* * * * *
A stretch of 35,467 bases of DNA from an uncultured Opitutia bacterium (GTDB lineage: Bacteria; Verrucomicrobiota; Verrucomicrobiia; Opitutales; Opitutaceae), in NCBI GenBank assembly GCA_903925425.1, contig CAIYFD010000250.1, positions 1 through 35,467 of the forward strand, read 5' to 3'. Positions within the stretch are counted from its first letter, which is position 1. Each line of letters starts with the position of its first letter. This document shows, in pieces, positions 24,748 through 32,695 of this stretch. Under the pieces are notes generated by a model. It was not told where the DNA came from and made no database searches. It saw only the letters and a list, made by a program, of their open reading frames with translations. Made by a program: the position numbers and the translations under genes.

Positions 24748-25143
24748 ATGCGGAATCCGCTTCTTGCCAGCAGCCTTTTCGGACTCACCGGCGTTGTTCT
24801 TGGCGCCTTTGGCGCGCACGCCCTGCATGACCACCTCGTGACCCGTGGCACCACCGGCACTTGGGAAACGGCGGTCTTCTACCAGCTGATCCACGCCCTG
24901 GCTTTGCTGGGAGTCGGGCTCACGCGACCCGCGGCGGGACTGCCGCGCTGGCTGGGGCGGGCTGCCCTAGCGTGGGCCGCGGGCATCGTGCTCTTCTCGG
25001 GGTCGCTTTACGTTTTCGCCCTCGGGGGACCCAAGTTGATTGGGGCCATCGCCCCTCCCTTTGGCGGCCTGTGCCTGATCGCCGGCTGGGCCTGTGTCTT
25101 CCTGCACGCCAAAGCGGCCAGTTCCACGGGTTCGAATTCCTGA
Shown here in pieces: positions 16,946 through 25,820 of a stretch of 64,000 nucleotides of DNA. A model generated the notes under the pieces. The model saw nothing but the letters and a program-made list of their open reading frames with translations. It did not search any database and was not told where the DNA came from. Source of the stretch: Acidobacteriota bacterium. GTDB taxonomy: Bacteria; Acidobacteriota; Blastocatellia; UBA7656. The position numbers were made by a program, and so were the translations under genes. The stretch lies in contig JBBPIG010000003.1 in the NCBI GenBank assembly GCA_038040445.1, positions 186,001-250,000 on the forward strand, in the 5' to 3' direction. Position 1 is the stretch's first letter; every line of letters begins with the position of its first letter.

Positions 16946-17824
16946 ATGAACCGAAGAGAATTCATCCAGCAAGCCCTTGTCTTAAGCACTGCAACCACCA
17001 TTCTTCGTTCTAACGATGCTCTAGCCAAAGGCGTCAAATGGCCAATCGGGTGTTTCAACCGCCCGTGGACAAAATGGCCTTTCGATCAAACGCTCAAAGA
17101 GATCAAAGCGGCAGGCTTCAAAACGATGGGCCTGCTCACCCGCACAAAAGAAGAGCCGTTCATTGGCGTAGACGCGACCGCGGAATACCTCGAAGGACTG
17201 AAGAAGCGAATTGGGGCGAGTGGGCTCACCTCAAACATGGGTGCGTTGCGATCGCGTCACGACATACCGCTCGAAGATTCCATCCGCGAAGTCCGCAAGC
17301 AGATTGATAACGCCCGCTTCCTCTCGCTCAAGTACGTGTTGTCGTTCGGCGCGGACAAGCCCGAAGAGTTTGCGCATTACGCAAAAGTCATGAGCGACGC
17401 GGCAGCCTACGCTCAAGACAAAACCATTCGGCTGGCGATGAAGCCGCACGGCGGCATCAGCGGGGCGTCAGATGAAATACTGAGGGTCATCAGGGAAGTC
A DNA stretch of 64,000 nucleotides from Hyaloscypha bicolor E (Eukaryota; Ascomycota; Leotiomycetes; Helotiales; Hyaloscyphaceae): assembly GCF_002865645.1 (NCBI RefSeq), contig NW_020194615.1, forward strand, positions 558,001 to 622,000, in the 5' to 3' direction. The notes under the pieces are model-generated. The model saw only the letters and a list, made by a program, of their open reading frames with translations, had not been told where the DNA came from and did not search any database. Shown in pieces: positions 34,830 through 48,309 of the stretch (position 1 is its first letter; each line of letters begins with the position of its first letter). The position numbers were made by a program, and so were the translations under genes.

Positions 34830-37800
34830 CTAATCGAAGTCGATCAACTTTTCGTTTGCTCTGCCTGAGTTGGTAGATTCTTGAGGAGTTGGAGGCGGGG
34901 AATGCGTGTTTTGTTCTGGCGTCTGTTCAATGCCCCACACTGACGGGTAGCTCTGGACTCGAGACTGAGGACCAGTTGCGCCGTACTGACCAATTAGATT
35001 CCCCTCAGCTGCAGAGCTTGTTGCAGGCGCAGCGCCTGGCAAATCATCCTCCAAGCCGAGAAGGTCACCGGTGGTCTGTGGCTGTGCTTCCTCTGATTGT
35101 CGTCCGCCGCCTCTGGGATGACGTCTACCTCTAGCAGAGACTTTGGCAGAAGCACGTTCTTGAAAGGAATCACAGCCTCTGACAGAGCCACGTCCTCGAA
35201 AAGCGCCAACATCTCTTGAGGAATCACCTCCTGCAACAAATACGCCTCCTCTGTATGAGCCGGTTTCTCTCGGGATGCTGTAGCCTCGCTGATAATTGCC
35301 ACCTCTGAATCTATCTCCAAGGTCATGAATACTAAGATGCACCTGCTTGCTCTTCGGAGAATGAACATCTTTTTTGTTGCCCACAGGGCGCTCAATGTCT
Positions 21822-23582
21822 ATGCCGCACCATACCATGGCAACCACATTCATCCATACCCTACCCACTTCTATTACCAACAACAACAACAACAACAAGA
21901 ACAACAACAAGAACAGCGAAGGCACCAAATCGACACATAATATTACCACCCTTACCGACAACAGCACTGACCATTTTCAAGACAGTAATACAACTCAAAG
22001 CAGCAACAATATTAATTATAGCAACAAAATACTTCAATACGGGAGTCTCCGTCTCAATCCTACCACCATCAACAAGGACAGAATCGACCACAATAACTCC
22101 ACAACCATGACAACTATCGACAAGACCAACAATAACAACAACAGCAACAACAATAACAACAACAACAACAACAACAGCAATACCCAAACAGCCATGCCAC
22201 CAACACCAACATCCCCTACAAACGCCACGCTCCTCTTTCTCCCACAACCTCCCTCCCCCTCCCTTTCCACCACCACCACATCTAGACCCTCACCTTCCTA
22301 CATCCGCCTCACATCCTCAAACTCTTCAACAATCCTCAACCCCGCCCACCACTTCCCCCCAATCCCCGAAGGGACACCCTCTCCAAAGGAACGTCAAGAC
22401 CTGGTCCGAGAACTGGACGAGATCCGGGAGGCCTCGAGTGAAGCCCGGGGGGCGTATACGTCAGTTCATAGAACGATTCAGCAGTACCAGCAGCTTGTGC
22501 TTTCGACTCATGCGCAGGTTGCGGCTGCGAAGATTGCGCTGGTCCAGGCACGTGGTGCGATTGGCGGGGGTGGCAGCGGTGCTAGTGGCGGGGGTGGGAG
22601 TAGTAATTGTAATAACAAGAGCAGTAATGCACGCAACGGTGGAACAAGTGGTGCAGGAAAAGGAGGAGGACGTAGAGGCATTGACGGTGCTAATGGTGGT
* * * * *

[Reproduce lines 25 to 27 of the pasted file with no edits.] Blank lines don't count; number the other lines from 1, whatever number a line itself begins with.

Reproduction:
21822 ATGCCGCACCATACCATGGCAACCACATTCATCCATACCCTACCCACTTCTATTACCAACAACAACAACAACAACAAGA
21901 ACAACAACAAGAACAGCGAAGGCACCAAATCGACACATAATATTACCACCCTTACCGACAACAGCACTGACCATTTTCAAGACAGTAATACAACTCAAAG
22001 CAGCAACAATATTAATTATAGCAACAAAATACTTCAATACGGGAGTCTCCGTCTCAATCCTACCACCATCAACAAGGACAGAATCGACCACAATAACTCC